American jihadist

Don’t let the dorky sweater vest fool you. Beneath that benign-looking garment beats the heart of an extremist, a radical more akin to the Islamic fundamentalists of the Taliban and the ultra-orthodox Jews of Israel than to mainstream Americans. If Rick Santorum and his fundamentalist fans ran this country, we’d have a Bible-based theocracy thrust upon us, a dictatorship of the most divisive, judgmental and intolerant among us.

If you believe that contraception is immoral and any sex except conjugal attempts to procreate is sinful, he’s your guy.

If you think “abortionists” (that inflammatory, demonizing term for doctors who perform a legal operation) ought to be punished, he’s your guy.

If you think our Constitutional rights ought to be limited to conform with Biblical precepts, he’s your guy.

Already, a state legislator in North Carolina (who said on taking office he’d pray for the Lord’s guidance) has suggested public hangings for doctors who do abortions, lumping them in with rapists and kidnappers.

Already, fundamentalists in state legislatures are trying to give legal personhood status to the unborn “from the moment of conception,” however that would be determined. This would enable birth control, abortion and even in vitro fertilization to be criminalized.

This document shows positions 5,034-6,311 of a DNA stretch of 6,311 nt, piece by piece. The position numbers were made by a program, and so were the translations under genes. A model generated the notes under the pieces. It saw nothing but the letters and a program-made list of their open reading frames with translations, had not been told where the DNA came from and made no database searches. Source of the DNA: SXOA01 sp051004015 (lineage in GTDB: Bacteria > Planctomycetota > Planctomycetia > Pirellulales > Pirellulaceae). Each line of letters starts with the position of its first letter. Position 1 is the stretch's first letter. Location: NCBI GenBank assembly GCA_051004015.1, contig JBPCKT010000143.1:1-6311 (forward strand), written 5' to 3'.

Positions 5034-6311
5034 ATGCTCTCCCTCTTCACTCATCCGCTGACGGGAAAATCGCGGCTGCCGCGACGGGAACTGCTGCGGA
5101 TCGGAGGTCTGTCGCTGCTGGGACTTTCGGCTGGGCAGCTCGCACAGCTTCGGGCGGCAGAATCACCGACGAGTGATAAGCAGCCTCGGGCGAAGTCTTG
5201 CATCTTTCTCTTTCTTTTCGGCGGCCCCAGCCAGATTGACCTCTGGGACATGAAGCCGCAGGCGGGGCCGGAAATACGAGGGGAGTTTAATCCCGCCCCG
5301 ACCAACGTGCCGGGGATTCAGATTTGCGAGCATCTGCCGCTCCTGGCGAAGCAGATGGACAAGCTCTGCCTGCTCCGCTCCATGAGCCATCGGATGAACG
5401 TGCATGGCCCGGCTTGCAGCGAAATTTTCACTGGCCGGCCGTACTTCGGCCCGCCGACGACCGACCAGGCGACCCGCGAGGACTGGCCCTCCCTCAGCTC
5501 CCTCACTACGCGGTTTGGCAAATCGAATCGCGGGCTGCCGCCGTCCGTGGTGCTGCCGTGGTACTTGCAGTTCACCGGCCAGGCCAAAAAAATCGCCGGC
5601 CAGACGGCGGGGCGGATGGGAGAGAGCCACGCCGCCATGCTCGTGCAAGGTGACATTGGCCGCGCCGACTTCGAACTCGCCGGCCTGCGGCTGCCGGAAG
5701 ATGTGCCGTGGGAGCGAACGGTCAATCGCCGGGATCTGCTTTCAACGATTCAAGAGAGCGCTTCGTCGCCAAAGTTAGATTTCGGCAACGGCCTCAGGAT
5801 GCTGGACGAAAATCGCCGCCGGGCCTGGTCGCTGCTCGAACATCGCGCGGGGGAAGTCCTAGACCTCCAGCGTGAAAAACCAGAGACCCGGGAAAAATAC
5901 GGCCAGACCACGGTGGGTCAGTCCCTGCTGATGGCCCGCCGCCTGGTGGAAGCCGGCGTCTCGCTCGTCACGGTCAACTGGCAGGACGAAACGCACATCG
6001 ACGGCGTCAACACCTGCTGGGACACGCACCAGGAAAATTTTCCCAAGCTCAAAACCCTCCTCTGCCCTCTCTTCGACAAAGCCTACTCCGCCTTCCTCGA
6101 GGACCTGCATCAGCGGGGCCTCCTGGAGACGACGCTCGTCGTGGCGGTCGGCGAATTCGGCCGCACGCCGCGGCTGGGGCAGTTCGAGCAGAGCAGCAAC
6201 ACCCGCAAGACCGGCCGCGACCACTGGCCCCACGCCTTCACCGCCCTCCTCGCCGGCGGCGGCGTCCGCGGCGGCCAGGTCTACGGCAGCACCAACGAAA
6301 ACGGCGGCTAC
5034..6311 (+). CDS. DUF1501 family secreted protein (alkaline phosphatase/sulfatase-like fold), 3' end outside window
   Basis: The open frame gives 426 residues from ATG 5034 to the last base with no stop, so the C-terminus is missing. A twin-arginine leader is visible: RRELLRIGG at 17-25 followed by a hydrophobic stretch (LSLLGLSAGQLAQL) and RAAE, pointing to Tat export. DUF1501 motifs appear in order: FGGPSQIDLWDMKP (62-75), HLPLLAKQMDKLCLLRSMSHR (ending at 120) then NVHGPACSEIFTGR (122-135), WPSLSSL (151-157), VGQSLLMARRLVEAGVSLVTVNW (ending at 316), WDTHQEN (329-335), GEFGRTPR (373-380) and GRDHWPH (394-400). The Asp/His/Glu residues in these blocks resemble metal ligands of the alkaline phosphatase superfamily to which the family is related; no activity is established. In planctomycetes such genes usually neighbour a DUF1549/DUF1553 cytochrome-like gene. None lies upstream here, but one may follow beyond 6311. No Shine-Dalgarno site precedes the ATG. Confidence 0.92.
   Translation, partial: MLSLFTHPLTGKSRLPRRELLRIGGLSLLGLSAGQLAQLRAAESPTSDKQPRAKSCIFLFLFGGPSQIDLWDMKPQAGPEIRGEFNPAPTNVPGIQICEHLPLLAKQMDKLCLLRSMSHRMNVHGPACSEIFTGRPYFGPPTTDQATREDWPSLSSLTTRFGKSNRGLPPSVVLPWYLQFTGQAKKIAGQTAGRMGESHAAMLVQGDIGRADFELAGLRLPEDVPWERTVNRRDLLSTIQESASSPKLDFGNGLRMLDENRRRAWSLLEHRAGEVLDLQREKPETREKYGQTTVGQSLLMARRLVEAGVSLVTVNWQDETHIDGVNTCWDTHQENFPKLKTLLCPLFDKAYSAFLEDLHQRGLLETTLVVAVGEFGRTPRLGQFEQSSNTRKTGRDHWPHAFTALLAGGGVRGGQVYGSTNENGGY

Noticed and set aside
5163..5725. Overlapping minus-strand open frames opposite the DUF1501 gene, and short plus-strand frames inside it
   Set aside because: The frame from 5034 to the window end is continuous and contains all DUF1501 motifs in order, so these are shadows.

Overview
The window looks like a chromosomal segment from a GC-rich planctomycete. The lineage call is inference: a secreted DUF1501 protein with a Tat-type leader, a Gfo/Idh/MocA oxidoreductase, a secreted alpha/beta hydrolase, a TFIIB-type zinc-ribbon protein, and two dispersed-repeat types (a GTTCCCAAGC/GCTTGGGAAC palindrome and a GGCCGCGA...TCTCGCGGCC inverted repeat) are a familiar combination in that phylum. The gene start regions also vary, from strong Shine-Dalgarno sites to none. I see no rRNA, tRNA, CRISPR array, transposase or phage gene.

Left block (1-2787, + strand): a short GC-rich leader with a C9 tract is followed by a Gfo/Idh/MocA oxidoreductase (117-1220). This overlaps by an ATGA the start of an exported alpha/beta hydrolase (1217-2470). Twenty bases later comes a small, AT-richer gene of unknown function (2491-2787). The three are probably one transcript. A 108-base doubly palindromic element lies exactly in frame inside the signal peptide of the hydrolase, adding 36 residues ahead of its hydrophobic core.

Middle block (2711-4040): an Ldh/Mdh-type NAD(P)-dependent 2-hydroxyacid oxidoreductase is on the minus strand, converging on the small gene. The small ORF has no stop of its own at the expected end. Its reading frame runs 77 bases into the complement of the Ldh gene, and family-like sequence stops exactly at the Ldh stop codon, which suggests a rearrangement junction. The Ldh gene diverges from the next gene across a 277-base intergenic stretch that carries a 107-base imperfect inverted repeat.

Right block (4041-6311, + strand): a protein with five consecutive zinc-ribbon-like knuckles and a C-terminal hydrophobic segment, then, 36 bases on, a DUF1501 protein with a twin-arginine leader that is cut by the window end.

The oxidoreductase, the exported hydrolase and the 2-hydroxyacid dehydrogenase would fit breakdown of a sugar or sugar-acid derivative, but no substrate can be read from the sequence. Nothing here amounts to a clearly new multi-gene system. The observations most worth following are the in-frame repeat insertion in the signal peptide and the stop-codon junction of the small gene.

Phyllis Schlafly of the Eagle Forum wants single mothers and parents of adopted children punished with higher taxes as a way to promote “traditional” families, which she defines as married heterosexual couples raising their own children.

All this under Obama. Imagine the impetus of having a kindred spirit in the White House.

An exhaustive, five-volume study of fundamentalism worldwide edited by two Americans argues that it’s a political phenomenon and is inherently totalitarian. Its goal is to realign all aspects of a nation’s society and government according to rigidly defined and strictly enforced religious principles. There’s nothing democratic or broadly representative about it.

Rick Santorum has a right to his views and is entitled to run for President. Should he win, however, we’ll see a holy war against the right to live without religious interference.


Photo by Associated Press

Rick Santorum’s views:

“This is about a country that believes in God-given rights, and a Constitution that is limited to protect those rights.”

 “(Contraception is) not okay because it’s a license to do things in the sexual realm that is counter to how things are supposed to be. They’re supposed to be within marriage, for purposes that are, yes, conjugal… but also procreative.”

 Public hanging comment by Larry Pittman, Republican, North Carolina:

Rick Santorum’s signed Personhood pledge:

Phyllis Schlafly on marriage and taxes:

The Fundamentalism Project:


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